Four Ideas to Lead This EPIC Generation of Students

Description

In an ever-changing world, parents and leaders have the challenge of constantly figuring out the best way to lead young adults.

For years, I have been teaching and writing that students today are from an EPIC generation. Dr. Leonard Sweet is the first person I heard suggest this, and it isn’t merely because students today love the word “epic.” It’s because the letters of that word aptly describe who they are and how they best learn. Let me illustrate.

E – Experiential

Students today love to learn from experiences. They are not looking for a sage on the stage…with a lecture. They’re looking for a guide on the side with an experience. The more we can create environments and experiences from which we can pass on life lessons, the more we’ll engage them. My friend, Tom, had two teenage sons who weren’t showing the people skills he wanted them to display. When one announced he wanted to start dating a girl, Tom came up with a brilliant idea. Before they could take a girl out on a date, his sons had to practice with their mother. They had to take mom out, open the car door for her, treat her to dinner, offer flowers, the whole nine years. While they rolled their eyes at first, they competed for a good grade from mom, so they could reach their goal. Mission accomplished. The teenage girls they later took out were the beneficiaries of this experiential lesson.

P – Participatory

By this I mean, they’ve been conditioned to participate in the outcomes of almost everything in their life. What they eat, where the family goes on vacation, who stays on that reality TV show, you name it. So, adults who find ways to let them “vote” or participate in outcomes and direction, see those students take ownership of the task. Students support what they help create. I have a friend who noticed her kids acting entitled and ungrateful for the lifestyle they enjoyed. So, she had her kids (one at a time) sit down with her and help her pay the bills each month. They watched her at the computer, and helped her prioritize them if they didn’t quite have enough for all of them. It was a vivid illustration for them on how fast money slips away. They are now more grateful and realistic about income.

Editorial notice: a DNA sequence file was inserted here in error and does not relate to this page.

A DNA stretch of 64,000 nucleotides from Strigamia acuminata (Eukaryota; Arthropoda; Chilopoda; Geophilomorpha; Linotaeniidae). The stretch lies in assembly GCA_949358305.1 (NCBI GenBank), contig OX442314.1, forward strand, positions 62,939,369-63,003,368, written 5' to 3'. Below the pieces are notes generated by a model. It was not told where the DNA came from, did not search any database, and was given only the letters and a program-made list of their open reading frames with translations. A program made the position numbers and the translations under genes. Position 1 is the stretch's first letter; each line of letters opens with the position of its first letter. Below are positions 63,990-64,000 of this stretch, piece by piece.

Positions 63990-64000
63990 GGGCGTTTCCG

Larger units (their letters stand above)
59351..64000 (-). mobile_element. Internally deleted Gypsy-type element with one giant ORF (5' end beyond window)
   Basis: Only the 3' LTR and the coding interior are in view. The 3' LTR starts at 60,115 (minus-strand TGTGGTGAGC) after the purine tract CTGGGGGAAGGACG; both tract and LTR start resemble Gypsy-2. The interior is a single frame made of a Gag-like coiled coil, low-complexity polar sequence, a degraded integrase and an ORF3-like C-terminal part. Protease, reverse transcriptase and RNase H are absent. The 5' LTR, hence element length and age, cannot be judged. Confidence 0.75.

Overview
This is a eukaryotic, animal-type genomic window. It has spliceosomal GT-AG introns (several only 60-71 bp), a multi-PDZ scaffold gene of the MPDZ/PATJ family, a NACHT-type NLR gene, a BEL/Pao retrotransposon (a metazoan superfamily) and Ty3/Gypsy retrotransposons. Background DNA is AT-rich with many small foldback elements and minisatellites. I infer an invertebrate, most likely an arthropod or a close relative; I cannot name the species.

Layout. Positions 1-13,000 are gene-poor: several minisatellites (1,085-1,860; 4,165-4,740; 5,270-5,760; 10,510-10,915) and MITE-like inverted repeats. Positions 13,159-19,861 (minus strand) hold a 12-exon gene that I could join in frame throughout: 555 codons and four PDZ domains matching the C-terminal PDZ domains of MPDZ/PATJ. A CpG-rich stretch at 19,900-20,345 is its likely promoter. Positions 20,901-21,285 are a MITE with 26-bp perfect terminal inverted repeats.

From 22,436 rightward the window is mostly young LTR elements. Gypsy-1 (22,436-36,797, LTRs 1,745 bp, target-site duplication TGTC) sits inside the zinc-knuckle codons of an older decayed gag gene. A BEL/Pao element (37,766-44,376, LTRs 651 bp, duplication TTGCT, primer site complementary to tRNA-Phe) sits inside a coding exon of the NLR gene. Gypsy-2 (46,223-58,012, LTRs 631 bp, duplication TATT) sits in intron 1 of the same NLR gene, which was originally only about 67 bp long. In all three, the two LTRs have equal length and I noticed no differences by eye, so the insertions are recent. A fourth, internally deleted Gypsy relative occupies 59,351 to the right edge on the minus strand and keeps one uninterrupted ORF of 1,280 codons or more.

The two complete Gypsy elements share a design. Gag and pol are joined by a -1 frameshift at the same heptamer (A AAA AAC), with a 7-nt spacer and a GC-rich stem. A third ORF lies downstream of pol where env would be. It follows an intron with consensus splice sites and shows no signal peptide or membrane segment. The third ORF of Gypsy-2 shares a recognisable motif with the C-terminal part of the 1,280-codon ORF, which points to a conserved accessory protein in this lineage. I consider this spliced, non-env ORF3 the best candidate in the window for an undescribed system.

I – Image rich

Young people today have grown up in a world filled with images. Think for a minute. I grew up with TV. They grew up with MTV. Videos. Websites. Digital cameras. DVDs. Images really are the language of the 21st century, not words. This is a right-brain generation. So, in our home, one evening a week, our family made sure to eat dinner together and talk over a Habitude. (Habitudes are images that form leadership habits and attitudes). Each image represents a timeless truth about life and leadership. We discovered over a meal that pictures really are worth a thousand words. It was fun to see my kids “get it” when we attached lessons to visuals.

C – Connected

Finally, students today are connected—both technologically and socially. So, the more we can provide opportunities to “stop the lecture” and let them connect with each other and talk, the better chance we have of reaching them. In our home and also in the homes of countless friends of mine, we initiated a little exercise from time to time. We would have our kids watch the news at night, and choose one story about a problem. (Most news broadcasts are filled with problem stories). Then, together the kids would determine what plan of action they would take if they were in charge of solving that problem. It was invigorating…and transformed attitudes from complaining to solution-finding.

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